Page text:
diy project: travel map correspondence set

With the rush of technological methods helping us find our way, paper maps and Thomas Guides are quickly becoming obsolete, but their contouring graphics will always remain timeless. Use your dusty glove-compartment maps to make travel-inspired stationery for some good old-fashioned correspondence. A simple dividing line, address and stamp transform a map-backed note card into a postcard ready for the mail. Make sure you mark your current location on the map with a hand-sewn star. Use the lined envelopes for the map-backed cards or your personal stationery, as the fully lined flap will add impact to any ordinary envelope. Either way, you will make someone’s day with a bit of handwriting and a good dose of nostalgia. — Brenna

Read the full how-to after the jump!


  • old maps or map-printed paper
  • plain colored cardstock
  • envelopes
  • scrap chipboard or dense cardboard
  • glue stick
  • X-Acto knife
  • scissors
  • pencil or pen
  • needle and thread
  • scorer or straight edge


For the map postcards:

A simple division line turns this map-backed note card into a mail-able postcard.

1. Cut the cardstock to fit into your envelope. A quarter of an inch smaller on each side usually does the trick.

2. Cut a piece of map paper 1 inch larger than the card on each side. For example, if your card is a size A2 (4 1/4 x 5 1/2), cut the map paper to 5 1/4 x 6 1/2.

3. On the unprinted side of the map paper, use the scorer or straight edge to score 1/2 inch from the edge on each side, and fold in toward the unprinted side.

4. Cut out the little squares that are made from the folding at each corner.

5. If you plan to mark your location with a hand-sewn star or other symbol, do it now.

6. On the long sides of the map paper, fold the corners in to make a 45-degree angle on both the top and bottom. This will make clean mitered corners.

7. Put a small amount of glue on the back of the card. Place it inside of the folded map paper. Starting with the short (unfolded) sides, fold the flaps of map paper onto the card, and use the glue stick to adhere. Repeat with the long sides.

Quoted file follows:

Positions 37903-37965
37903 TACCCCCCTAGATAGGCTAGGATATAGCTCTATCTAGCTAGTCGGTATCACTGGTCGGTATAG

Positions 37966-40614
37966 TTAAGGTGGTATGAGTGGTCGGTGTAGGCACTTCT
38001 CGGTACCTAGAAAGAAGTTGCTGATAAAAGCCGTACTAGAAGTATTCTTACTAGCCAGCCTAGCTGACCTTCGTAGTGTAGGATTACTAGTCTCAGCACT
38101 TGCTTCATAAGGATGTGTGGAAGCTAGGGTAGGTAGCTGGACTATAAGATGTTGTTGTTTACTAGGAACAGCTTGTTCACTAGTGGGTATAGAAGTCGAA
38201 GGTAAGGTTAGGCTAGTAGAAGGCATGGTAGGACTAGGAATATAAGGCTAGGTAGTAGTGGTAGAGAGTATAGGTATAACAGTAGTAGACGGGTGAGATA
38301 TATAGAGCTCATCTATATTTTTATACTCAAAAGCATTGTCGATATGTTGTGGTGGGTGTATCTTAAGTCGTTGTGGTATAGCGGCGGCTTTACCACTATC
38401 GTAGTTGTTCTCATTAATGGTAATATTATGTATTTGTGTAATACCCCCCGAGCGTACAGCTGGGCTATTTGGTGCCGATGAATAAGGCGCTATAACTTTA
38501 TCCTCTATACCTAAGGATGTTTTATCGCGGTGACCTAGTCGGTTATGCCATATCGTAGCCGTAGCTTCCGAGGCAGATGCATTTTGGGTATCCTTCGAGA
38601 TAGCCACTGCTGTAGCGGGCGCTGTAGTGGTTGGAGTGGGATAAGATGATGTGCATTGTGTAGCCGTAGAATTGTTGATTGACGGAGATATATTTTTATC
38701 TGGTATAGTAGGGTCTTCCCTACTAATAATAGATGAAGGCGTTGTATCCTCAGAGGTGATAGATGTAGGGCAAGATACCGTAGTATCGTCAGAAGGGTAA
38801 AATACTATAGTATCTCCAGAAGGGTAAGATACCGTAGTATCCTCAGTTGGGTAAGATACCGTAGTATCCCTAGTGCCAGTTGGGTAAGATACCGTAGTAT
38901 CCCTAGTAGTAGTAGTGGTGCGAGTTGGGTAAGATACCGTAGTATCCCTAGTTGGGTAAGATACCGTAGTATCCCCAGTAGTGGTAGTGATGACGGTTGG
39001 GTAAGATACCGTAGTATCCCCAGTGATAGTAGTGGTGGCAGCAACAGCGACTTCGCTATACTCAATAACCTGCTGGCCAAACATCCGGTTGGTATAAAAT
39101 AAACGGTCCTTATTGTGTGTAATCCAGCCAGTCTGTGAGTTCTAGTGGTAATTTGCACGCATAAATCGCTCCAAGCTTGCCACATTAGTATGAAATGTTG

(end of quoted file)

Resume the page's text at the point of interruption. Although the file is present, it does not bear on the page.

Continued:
8. Apply pressure to the card until the glue sets.

For the lined envelopes:

1. Make a template: Open the flap of the envelope and trace around the entire envelope onto the piece of scrap cardboard.

2. With scissors, cut the shape out, staying about 1/8 of an inch inside the traced lines so that it will fit inside the envelope.

3. Use this template to cut out the liners for the envelopes.

4. Once you have a liner cut, make sure it fits inside the envelope.

5. Match the edges of the map paper to the edges of the envelope flap. Fold the envelope closed to make sure there is enough wiggle room at the bottom of the liner. You may need to trim a bit if the liner bows up.

6. Moisten the envelope adhesive to adhere the envelope flap to the map paper.

7. Use the glue stick directly on the map paper to reapply the glue to the envelope flap. Let dry completely.

8. When you are ready to use the envelope, just moisten the glue stick and adhere! (If you are licking the glue portion, make certain the glue stick is non-toxic; otherwise, use a sponge.)

  1. Molly Cooper says:

    Oh my! I am absolutely enamored with maps and using them for art purposes. What a lovely post, and such a great idea! Also, SUCH a great way to achieve clean mitered corners, the way I learned to do it is way more complicated. Yay! Thank you!

  2. Ana says:

    I love it! It’s really cool to send your own things to your friends!

  3. Melody says: